This coming October, I’ll be offering my first MOOC — massive(ly) open online course — one of a growing number of such offerings that have started to emerge from some leading US universities over the past few months. In this blog, I’ll chronicle my experience as it happens, and hopefully get useful feedback from others. This introductory post is a shortened version of my May 1 blogpost on Devlin’s Angle for the MAA.
Higher education as we know it just ended. Exactly what will take its place is not at all clear. All that can be said with certainty is that within a few short years the higher education landscape will look very different.
That is not to say that existing colleges and universities will suddenly go away, or indeed change what they do – though I think both will occur to varying degrees in due course. What is changing now is what classifies as higher education, who provides it, how they provide it, who will have access to it, how they will obtain it, and how it will be funded. Distance education, for many years the largely-ignored stepchild of the higher education system, is about to come of age.
This is not just my opinion. My own university, Stanford, recognizes what is going on, and is taking significant steps to lead and stay on top of the change, and a number of Silicon Valley’s famed venture capital firms, who make their fortunes by betting right on the future, have sunk significant funding into what they think may be key players in the new, higher ed world.
Last fall, Stanford computer science professor Sebastian Thrun used the Internet to open his on campus course in artificial intelligence to anyone in the world with Net access, and 160,000 students from 190 countries signed up. Some 22,000 of those students finished the course, receiving “certificates of completion” signed by Thrun (and co-teacher Peter Norvig of Google), but no Stanford credit. (For that, a student has to be on campus and officially registered; annual tuition is $40,050 and entry is fiercely competitive.)
Demonstrating the entrepreneurial spirit that Stanford faculty are famous for, Thrun promptly left Stanford to found a for-profit online university, Udacity. With Udacity receiving financial backing from a large Venture Capital firm, the MOOC – massive open online course – suddenly came of age. A short while later, two more Stanford computer science faculty, Andrew Ng and Daphne Koller, secured $16M of venture capital funding to launch a second Stanford spin-off company, Coursera, a Web platform to distribute a broad array of interactive courses in the humanities, social sciences, physical sciences, and engineering.
Initial courses offered on Coursera include, in addition to several from Stanford, offerings from faculty at the University of Michigan, the University of Pennsylvania, and Princeton. Stanford president John Hennessy appointed a blue-ribbon panel of Stanford faculty to develop a strategy for developing, and delivering, online courses. For free. To the world.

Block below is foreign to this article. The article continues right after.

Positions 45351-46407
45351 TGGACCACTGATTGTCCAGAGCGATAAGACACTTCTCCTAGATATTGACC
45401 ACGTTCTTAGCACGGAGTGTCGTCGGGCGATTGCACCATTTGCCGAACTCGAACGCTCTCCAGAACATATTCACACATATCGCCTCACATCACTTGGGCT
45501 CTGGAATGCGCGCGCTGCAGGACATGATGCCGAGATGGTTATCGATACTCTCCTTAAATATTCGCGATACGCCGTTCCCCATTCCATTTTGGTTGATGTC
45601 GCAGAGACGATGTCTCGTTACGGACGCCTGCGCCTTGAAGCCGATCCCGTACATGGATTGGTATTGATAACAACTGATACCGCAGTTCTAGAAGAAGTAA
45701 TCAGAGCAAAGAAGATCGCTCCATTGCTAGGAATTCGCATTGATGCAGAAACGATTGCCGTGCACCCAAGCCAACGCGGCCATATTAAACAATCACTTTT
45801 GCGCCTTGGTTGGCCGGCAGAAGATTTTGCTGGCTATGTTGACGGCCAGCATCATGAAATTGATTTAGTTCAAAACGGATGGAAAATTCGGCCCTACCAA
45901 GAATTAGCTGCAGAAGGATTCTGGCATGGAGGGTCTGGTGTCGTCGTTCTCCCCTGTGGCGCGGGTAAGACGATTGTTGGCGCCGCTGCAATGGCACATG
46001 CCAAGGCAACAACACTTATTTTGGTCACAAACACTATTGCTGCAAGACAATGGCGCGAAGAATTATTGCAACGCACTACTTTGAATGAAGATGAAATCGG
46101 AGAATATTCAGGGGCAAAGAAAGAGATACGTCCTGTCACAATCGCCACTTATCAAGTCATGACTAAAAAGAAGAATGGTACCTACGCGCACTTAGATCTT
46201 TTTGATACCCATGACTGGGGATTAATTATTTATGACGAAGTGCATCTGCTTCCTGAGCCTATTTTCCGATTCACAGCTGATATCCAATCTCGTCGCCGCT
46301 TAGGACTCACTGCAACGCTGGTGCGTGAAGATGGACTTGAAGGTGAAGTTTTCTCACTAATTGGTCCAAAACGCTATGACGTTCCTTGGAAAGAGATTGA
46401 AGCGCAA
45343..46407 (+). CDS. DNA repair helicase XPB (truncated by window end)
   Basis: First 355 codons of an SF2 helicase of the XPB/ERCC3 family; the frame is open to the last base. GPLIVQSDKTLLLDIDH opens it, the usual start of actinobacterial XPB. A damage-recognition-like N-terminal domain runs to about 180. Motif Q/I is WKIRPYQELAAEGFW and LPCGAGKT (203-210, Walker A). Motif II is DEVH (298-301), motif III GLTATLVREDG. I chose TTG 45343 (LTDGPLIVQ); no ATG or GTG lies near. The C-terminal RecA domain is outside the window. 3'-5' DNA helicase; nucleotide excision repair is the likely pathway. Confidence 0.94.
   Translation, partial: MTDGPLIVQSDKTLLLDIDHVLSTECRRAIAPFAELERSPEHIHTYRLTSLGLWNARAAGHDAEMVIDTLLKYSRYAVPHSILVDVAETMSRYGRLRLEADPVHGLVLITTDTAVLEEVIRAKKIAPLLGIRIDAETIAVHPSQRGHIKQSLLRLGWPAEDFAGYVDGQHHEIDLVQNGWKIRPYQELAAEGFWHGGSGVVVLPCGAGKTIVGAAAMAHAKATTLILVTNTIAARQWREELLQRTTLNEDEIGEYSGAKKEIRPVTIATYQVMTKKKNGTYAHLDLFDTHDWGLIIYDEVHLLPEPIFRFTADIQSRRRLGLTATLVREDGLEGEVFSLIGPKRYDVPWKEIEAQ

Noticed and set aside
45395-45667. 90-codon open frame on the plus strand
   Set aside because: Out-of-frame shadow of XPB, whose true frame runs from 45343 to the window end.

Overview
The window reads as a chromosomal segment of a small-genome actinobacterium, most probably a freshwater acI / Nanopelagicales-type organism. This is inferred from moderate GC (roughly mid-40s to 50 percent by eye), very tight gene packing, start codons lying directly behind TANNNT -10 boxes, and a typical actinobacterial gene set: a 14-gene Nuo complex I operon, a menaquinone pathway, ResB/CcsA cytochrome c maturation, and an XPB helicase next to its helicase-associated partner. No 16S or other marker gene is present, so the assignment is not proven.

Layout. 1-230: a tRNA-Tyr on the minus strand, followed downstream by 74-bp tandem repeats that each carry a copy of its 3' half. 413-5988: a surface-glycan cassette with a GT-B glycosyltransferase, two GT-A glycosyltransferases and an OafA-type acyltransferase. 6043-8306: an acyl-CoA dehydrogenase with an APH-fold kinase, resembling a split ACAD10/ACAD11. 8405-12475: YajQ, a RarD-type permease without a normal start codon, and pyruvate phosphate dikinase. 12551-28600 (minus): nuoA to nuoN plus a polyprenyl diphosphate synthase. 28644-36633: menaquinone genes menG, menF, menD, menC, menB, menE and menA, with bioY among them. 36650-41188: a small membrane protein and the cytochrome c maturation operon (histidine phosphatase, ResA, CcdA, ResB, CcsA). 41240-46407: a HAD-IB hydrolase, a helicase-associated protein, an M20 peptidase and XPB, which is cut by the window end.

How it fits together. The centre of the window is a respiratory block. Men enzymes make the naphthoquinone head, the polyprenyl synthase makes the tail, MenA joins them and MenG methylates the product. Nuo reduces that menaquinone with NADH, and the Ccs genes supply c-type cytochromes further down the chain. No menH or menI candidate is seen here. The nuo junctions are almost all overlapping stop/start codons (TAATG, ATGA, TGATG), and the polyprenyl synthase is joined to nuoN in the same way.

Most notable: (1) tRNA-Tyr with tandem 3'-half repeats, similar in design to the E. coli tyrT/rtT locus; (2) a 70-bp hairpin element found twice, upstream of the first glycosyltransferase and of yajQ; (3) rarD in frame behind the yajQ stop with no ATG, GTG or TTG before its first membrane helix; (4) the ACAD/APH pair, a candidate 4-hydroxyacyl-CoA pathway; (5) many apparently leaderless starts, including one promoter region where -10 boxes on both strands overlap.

Not wanting to be left behind, just this week, MIT and Harvard announced the launch of edX, a joint effort to mount their own MOOC distribution platform, with each institution committing $30M to the project.
Yes, you read that correctly. The faculty, the universities, and the new platforms are making the courses available for free. All the funding is coming – for now – from for-profit investors and the private universities themselves. Why are they doing that? If you have to ask the question, you don’t really understand the Internet and how it changes everything. Think Napster and the music industry or Skype and the telephone industry. Like the settling of the American territories in the nineteenth century, the initial focus is on establishing a presence in the new land; monetization can come later – almost certainly in ways very different from today’s.
Computer-assisted, distance learning is not new, of course. Stanford was one of the universities that pioneered it the 1960s; many universities have for several decades offered adult professional education courses for a fee, largely to raise funds; and there are the for-profit online schools like the University of Phoenix. More recently, led by MIT, a number of universities started making recordings of their regular courses, together with course materials, available online for free. So what has changed now?
The answer is the platform and the target audience’s experience and expectations have changed. What has been missing so far is the active participation of the distant student in a learning community. Building on technology developed at Stanford to support flipped classroom experiences for its regular students, Udacity and Coursera have secured the major investments required to build scalable, robust platforms that can take the small learning seminar and create a similar experience across the Internet.
A generation that has grown up on the Web has taken to the new online learning medium like fish to water. For instance, during the term when Thrun made his AI course available online, most of the Stanford students enrolled in his class stopped attending his lectures and took their information delivery online, at times convenient to them. But the convenience of Stanford students is not what the MOOC initiative is about. What excites me and my colleagues is the possibility to reach millions who currently have no access to any university at all.
Welcome to the age of the MOOC.